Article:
The Kracken

KrackenI love learning. And this week I learnt about the kraken because my daughter undertook to write a school project on ‘a mythical or legendary creature’. She did a great job, and along the way we talked about leviathan and Job, about das Nichtige and Augustine and Moby Dick, about the sea-less new creation being good news for Jews and (if taken literally) bad news for me, and about Jesus doing some really cool things around boats and with wind and waves. And we discovered together the great Alfred Tennyson’s poem ‘The Kracken’.

Below the thunders of the upper deep,
Far, far beneath in the abysmal sea,
His ancient, dreamless, uninvaded sleep
The Kraken sleepeth: faintest sunlights flee
About his shadowy sides; above him swell
Huge sponges of millennial growth and height;
And far away into the sickly light,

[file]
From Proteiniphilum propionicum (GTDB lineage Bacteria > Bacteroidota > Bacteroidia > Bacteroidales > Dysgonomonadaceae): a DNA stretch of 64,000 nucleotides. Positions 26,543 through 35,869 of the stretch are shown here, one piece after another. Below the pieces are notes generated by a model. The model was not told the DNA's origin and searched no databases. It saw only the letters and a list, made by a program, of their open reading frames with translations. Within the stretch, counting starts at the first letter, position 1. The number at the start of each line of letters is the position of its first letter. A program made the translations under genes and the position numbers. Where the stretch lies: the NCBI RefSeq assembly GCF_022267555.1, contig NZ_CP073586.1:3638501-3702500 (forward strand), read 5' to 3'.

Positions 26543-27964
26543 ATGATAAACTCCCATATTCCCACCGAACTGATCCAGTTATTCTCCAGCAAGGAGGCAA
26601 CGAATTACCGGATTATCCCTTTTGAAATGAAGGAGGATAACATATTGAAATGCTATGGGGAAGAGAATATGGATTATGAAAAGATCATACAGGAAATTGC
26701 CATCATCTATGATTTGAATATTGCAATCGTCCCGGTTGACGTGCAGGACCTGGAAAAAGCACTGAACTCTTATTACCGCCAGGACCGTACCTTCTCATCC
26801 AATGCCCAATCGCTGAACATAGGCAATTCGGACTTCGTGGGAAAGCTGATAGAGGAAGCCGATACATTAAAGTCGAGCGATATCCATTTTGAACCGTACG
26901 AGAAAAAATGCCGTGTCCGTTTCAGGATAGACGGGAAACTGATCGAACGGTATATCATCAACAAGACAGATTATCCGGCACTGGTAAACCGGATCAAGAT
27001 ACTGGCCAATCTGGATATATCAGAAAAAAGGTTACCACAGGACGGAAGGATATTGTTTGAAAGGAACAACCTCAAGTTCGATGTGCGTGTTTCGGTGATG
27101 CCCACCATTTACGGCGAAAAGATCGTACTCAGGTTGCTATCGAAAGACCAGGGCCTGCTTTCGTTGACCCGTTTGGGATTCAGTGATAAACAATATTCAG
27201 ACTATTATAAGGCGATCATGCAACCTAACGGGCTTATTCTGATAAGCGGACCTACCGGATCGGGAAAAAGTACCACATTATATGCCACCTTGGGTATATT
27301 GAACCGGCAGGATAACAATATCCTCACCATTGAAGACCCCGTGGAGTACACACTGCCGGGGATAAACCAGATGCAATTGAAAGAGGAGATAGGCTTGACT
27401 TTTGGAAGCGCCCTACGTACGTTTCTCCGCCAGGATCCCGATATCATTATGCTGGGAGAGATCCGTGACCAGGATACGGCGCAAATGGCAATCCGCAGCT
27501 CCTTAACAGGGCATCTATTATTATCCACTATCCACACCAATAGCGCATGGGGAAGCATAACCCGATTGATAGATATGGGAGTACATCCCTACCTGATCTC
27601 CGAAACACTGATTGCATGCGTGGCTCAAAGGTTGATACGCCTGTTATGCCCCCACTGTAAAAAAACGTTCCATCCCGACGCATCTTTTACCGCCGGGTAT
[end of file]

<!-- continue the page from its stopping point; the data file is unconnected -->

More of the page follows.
From many a wondrous grot and secret cell
Unnumbered and enormous polypi
Winnow with giant arms the slumbering green.
There hath he lain for ages, and will lie
Battening upon huge sea worms in his sleep,
Until the latter fire shall heat the deep;
Then once by man and angels to be seen,
In roaring he shall rise and on the surface die.

And it’s only Thursday …


  1. I’m hoping that when John wrote ‘there is no more sea’ it’s either a mistranslation, or that he meant something else much more symbolic. Living in a seaside city is one of the great joys of life.


  2. Wonderful! (Have you seen Zvyagintsev’s Leviathan? Well worth watching, if you’ve not.)


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